Sarah Huckabee Sanders Says Biden 'Undercut Public Confidence' in Vaccine by Criticizing Trump Rollout

Sarah Huckabee Sanders, who served as White House press secretary to former President Donald Trump, said Sunday that President Joe Biden hurt public confidence in COVID-19 vaccinations by criticizing the Trump administration's rollout of the shots.

In a Sunday Arkansas Democrat Gazette op-ed, Huckabee Sanders, who is now campaigning to be governor of Arkansas, noted that when the Trump administration announced in May 2020 that vaccines would be available in December—at the latest— "the 'expert' class tried to undermine those statements with baseless fear-mongering."

But she argued that "no one did more to undercut public confidence in the vaccine than Joe Biden and Kamala Harris."

"Biden doubted that the vaccine would be 'real,' while Harris said in a nationally-televised debate that she would not take any vaccine the Trump administration had a hand in creating," Huckabee Sanders wrote in the piece, entitled "The reasoning behind getting vaccinated."

"We all know what happened after the first vaccines were announced on Nov. 9, right after the presidential election. Scientists quickly began to praise the results of Operation Warp Speed, but by then the damage was already done. Because of what they heard from politicians and TV 'experts,' many Americans were scared the vaccines were not safe," she added.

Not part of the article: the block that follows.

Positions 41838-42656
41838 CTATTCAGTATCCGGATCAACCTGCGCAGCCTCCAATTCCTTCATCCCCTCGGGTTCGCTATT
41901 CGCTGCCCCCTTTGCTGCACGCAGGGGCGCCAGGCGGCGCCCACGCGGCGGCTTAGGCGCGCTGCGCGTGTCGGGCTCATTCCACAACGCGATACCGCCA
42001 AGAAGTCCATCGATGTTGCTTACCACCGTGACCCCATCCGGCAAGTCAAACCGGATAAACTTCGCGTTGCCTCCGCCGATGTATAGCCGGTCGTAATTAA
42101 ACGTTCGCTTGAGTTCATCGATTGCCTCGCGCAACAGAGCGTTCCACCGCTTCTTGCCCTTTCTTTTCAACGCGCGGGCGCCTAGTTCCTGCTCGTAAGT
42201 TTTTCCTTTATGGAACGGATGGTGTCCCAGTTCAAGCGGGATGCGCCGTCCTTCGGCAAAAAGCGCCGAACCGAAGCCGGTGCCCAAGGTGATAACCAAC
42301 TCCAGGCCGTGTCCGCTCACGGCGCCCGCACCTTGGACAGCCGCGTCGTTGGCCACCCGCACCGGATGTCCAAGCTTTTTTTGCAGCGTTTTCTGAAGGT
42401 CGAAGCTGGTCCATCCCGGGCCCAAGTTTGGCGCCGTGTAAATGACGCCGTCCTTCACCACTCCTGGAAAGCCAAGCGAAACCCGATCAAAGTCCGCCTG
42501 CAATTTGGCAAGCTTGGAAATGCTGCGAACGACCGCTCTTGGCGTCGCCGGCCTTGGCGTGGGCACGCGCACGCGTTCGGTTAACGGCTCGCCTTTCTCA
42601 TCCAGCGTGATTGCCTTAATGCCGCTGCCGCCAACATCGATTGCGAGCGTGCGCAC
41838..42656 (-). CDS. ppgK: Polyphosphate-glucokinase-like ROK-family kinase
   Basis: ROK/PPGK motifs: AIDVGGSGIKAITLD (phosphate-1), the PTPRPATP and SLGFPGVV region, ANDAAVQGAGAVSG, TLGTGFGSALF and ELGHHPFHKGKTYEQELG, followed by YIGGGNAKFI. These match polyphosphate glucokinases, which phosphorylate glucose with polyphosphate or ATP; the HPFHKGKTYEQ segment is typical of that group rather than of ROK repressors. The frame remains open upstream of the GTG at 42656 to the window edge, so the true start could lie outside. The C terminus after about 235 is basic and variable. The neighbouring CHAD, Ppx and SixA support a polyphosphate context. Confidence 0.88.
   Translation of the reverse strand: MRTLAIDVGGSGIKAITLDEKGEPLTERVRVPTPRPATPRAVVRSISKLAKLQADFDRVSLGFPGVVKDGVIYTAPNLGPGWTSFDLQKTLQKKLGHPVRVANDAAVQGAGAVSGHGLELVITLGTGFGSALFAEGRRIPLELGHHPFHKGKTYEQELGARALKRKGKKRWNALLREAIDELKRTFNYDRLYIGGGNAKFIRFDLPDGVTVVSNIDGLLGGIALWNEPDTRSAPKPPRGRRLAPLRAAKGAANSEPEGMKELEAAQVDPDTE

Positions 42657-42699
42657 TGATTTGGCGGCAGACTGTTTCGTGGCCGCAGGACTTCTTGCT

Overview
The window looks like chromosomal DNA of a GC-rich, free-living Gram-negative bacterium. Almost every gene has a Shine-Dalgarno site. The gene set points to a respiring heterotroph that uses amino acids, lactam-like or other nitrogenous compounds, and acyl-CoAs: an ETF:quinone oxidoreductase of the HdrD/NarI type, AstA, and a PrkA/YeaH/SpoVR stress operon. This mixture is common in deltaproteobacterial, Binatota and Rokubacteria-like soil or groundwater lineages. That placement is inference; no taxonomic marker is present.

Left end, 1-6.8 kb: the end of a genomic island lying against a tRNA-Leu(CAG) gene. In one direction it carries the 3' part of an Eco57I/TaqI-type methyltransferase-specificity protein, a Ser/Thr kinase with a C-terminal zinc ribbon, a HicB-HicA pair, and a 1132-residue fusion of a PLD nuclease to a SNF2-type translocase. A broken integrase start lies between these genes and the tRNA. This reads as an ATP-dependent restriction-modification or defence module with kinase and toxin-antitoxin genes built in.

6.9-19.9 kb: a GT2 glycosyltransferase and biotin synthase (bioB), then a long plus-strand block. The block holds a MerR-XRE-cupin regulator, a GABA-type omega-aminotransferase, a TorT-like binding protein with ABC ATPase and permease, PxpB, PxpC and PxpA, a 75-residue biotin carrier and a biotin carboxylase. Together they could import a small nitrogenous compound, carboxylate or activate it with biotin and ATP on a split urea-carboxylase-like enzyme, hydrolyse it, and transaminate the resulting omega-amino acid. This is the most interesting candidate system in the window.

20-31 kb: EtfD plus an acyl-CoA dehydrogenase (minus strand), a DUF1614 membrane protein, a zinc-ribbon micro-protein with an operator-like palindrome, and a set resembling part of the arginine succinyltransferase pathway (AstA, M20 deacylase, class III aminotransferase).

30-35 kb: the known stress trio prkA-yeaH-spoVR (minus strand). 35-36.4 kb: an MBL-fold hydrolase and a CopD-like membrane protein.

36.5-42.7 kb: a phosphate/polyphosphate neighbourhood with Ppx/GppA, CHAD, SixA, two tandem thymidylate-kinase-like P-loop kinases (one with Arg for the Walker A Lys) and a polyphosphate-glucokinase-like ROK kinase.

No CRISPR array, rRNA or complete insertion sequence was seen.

The White House did not immediately respond to a request for comment from Newsweek for this story.

Sarah Huckabee Sanders writes op-ed
Sarah Huckabee Sanders, who served as White House press secretary to former President Donald Trump, said Sunday that President Joe Biden hurt public confidence in COVID-19 vaccinations by criticizing the Trump administration's rollout of the shots.. In this photo. FOX News Contributor Huckabee Sanders visits "The Story with Martha MacCallum" on September 17, 2019 in New York City. Steven Ferdman/Getty Images

Arkansas is one of many U.S. states where COVID-19 cases are surging, in large part due to the highly transmissible Delta variant and low vaccination rates.

Only 36 percent of Arkansas residents are fully vaccinated. In an interview on Sunday the state's Republican governor, Asa Hutchinson, said the state's conservative leanings account for why fewer people there are getting the vaccine.

"Sometimes conservatives are hesitant about the government, and we've just got to counteract that by getting better information to them, building confidence," Hutchinson said on the show Full Court Press With Greta Van Susteren.

"I've learned that it's not what the government tells you, it's what your trusted advisor, your medical doctor, or somebody that you trust tells you. And that's the best persuasive technique we can use to change those attitudes," he added.

In her op-ed, Huckabee Sanders said those with concerns about the vaccine "are simply trying to make responsible decisions for themselves, their families, and their communities."

She urged those still considering whether to get the shots to "pray about it, discuss it with your family and your doctor."

"Filter out the noise and fear-mongering and condescension, and make the best, most informed decision you can that helps your family, community, and our great state be its very best," she said.